In the morning, you wake up early. You eat fruit and yogurt and drink a cup of tea while reading your e-mail, keeping an eye on the clock. Shoes on, keys in hand, you do a quick check: knife kit, jacket, apron. You pull the door behind you with a solid bang, and run your hand over the lavender bush by the door, filling the air with its warm scent.
You can walk to work. It's a long road, but straight and wide, and on a sunny morning, it's a good commute. When you arrive at the restaurant, the open kitchen is already bustling, filled with the sizzle and clatter of meals being readied, echoing with cries of "Behind you!" and "Order up!"
You pull on your jacket and apron, roll up your sleeves. Hands are washed, knives set up. You grate potatoes to pack into ramekins, the first stage of hash browns. You cut tomatoes and sweet red onion for bruschetta. You pick over basil and scrub zucchini. There is butter and sugar to cream together, an easy, familiar routine, for cookies filled with raisins and chocolate chunks.
In the lunch rush, you griddle buckwheat pancakes to layer with lemon curd, decorating the plate with powdered sugar and orange zest. You toss greens and tomato dice with red capsicum and cucumber as a base for a warm haloumi salad. You learn to keep an eye on the temperamental toaster, pulling slices of fruit loaf and sourdough before they char. Old habits merge with new lessons. In time, the rhythm of this kitchen will become second nature.
The hours vanish. Soon the dining room is quiet, just one or two guests relaxing with an afternoon espresso and the paper. You sit down to staff meal, eating pasta in red sauce with feta and rocket and olives, suddenly aware of the ache in your feet. After you've eaten, you begin closing down the kitchen, restocking ingredients and returning parchment and plastic to their places on the shelf. Sinks are scrubbed, floors are swept. The fryer is emptied of oil in a steady, reassuring gurgle.
Your new employer stands at the cake case, clearing desserts that are no longer in their prime. When he reaches the cake stand holding croissants, he asks if you'd like to take the old ones home. He wraps them neatly in greaseproof paper and tucks them into a paper bag that goes in your backpack, nestled on top of your apron and jacket. A gift, a welcome. A homecoming.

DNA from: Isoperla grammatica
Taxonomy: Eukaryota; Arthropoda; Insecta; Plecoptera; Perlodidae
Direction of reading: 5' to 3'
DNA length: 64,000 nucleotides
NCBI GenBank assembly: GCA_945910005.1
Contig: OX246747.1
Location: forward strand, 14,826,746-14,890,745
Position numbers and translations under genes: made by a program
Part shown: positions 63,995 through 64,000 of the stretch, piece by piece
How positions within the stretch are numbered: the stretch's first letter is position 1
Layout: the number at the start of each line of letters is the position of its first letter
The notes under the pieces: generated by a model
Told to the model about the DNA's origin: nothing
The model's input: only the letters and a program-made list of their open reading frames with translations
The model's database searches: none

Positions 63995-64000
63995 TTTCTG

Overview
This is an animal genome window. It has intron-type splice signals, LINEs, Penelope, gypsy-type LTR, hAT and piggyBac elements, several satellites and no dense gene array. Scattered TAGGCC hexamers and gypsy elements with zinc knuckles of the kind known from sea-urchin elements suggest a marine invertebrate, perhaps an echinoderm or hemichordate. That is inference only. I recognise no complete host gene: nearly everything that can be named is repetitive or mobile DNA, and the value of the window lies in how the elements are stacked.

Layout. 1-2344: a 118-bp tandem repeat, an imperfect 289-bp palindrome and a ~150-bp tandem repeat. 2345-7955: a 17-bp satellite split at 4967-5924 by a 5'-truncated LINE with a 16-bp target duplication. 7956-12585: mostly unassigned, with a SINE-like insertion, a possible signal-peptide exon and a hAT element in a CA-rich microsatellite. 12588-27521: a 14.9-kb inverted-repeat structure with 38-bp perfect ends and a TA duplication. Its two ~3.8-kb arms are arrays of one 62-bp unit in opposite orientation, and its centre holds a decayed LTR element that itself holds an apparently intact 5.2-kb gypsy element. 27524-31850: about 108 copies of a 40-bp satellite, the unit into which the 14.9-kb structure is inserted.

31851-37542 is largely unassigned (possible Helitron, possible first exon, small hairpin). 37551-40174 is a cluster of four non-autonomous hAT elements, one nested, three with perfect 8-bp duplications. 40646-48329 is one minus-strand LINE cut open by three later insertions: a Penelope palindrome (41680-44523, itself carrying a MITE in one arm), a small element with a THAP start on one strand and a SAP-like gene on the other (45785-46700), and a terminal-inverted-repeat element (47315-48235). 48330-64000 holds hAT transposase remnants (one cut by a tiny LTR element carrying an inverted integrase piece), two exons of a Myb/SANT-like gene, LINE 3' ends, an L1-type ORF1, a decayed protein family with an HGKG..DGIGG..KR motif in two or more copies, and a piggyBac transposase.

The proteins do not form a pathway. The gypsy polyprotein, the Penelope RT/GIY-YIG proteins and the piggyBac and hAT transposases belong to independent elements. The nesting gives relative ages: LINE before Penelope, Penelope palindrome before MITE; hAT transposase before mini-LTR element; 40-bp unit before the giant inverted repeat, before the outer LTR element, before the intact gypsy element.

A croissant is pretty much a yeasted puff pastry. Baking your own is not as complicated as many cookbooks make it out to be, but it is a multi-step process with long stretches of waiting time, so patience is essential. Begin the recipe three days before you plan to eat them.
Note: I've given measurements in metric and imperial, but I recommend the metric.
(Inspired by this recipe. Makes a half-dozen regular-sized croissants, or a dozen mini-croissants. Recipe not for one unless you're trying to make stale croissants for bread pudding, or you really do want to eat half a dozen croissants in a single sitting.)
First, the dough: In a bowl, combine two hundred and fifty grams of flour, three tablespoons of sugar, one-and-three-quarters of a teaspoon of yeast, and three quarters of teaspoon of salt. Rub in one tablespoon of butter. Stir in one hundred and seventy mililitres (half a cup, plus two tablespoons) of cold milk. Stick a hand in the bowl, and stir until the mixture comes together. Knead until a smooth dough forms. Pop it on a plate, cover with plastic, and chill in the fridge overnight.
The next day, begin by prepping the butter: Lay out a sheet of parchment paper, and sprinkle it lightly with flour. Take one hundred and fifty grams (five ounces) of chilled butter and cut it into slices. Arrange them in a square on the floured parchment. Sprinkle with flour, and top with another sheet of parchment. Using a rolling pin, thump and/or squish the butter until the pieces join together. You'll have a rough square; trim it to five-by-five inches (it will be about a quarter-inch thick), and place the trimmings on top. Use the rolling pin to press them in. The butter square should be on the pliable side; if it's very stiff, give it another thumping with the rolling pin.